This article first appeared in the November/December issue of Industrial Distribution. To view it in the original format, please click here.
It is unusual to come across someone today who has spent almost their entire career at one company. It is even more unusual to find multiple people who have spent their entire career at that same company.
Yet, this is the case with Tencarva Machinery Corp. based in Greensboro, NC, where Rod Lee (President), Harold Muse (Executive Vice President), Harry Taylor (Vice President of Operations), and Don Wirth and Wayne Tatum (VPs not pictured), have been working together since before the company began in 1978. Joined by Ed Pearce, the current Secretary/Treasurer, these men help to oversee a company that keeps moving upward on the Industrial Distribution Big 50 List.
This wasn’t always the case. Thirty-five years ago, Lee, Muse, and Taylor were part of a group of men who started the company from scratch. The entire group – 18 salesmen and one lone finance officer – had been employees at Tidewater Supply Co. in the seventies, and they all loved their jobs. Tidewater sold out when the owner reached retirement age, and things changed. Five of the 19 men decided that they would start their own company. The other 14 decided to follow.
Today, Tencarva is an employee-owned company about to go through a major transition. President Rod Lee is retiring December 31st of this year, but you wouldn’t know it based on the lack of panic on everyone’s faces. “It is sort of a non-event when we have a management change,” notes Lee, and they have the five founders to thank.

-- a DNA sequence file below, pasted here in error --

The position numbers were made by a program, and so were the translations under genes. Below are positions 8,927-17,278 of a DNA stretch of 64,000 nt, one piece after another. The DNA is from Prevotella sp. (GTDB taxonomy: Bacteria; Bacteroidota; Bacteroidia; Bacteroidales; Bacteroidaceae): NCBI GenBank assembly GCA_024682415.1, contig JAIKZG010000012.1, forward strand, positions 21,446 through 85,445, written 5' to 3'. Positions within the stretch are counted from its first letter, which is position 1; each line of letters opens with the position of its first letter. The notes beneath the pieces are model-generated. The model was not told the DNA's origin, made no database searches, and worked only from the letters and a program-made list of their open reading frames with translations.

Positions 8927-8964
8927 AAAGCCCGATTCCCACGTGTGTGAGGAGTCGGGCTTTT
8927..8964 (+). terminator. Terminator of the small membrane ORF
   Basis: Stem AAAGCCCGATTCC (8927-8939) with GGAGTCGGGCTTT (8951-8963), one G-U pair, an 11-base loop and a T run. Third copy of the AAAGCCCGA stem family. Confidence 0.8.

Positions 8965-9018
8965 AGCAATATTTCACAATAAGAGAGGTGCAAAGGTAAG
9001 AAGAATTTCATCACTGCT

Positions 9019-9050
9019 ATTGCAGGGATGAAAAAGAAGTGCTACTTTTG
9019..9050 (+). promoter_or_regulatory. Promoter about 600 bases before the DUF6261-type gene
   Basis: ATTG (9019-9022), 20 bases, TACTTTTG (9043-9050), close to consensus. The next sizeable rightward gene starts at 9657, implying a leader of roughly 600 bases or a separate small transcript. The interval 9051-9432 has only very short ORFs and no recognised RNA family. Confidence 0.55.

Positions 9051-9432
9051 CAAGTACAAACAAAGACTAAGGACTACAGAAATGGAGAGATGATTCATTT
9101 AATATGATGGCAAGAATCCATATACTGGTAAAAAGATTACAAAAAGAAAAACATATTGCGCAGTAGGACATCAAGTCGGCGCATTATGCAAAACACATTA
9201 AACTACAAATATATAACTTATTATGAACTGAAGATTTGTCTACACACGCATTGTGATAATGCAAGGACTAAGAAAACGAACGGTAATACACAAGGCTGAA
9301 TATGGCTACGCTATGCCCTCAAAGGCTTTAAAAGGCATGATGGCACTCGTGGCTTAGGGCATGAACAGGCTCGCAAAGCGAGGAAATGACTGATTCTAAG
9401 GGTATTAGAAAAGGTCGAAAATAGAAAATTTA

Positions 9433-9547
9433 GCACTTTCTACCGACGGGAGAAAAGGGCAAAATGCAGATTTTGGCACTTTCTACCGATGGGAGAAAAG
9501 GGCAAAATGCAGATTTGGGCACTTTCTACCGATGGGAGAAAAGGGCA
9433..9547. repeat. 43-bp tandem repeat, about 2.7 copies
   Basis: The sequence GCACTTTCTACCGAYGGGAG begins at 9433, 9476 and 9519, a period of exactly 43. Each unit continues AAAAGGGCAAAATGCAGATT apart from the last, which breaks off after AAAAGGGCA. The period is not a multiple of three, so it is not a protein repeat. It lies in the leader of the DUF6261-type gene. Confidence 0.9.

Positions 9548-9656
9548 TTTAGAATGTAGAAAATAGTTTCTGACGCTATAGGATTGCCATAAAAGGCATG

When the founding directors of Tencarva – H. Vernon Cashwell, J.S. “Jack” Miller, Robert S. “Bob” Paschal, W.L. “Dick” Smith, and William H. “Bill” Stewart – set out to create their own company with their own capital, they could have done it in a way that most benefited them. Instead, they created a company that would best serve itself and its employees.
“They could have put together their own company and gotten us to come and work for them. Instead, they started right out conceiving of Tencarva as an employee-owned company with each of the employees being given the opportunity – not the obligation, but the opportunity – to purchase stock,” says Lee.
When an employee leaves the company, as Lee will do at the end of this year, he or she sells their shares back and relinquishes all financial ownership and financial influence. Lee will stay on as a member of the board in an advisory position, but will no longer have direct management of any part of the company. Ed Pearce will take over as president, and the transition will likely go as smoothly as previous transitions have.
“They set this up in a rather selfless way with the understanding that they needed us to cover the territory and bring the expertise that we had to the table. They could have done it differently, but they didn’t. That is what has made the transition between presidents so uneventful,” says Lee.
Stick to the Goal
The original goal of Tencarva was simple: To create a good place to work and a solid foundation from which to serve customers.
“Eighteen of us were salespeople,” says Lee. “We were sales driven from the beginning. Everybody loved what they did and loved their customers, and just wanted to serve them the best way possible.”
While Tencarva’s goals remain the same, Muse says the execution is much different. “Industry has changed. Our customers used to be much more self-sufficient. Industrial plants had more ability to do their own repair work, to carry more inventory, to do more installs,” he says. That is not the case today. Instead, distributors are faced with filling the gaps left between manufacturers and their customers.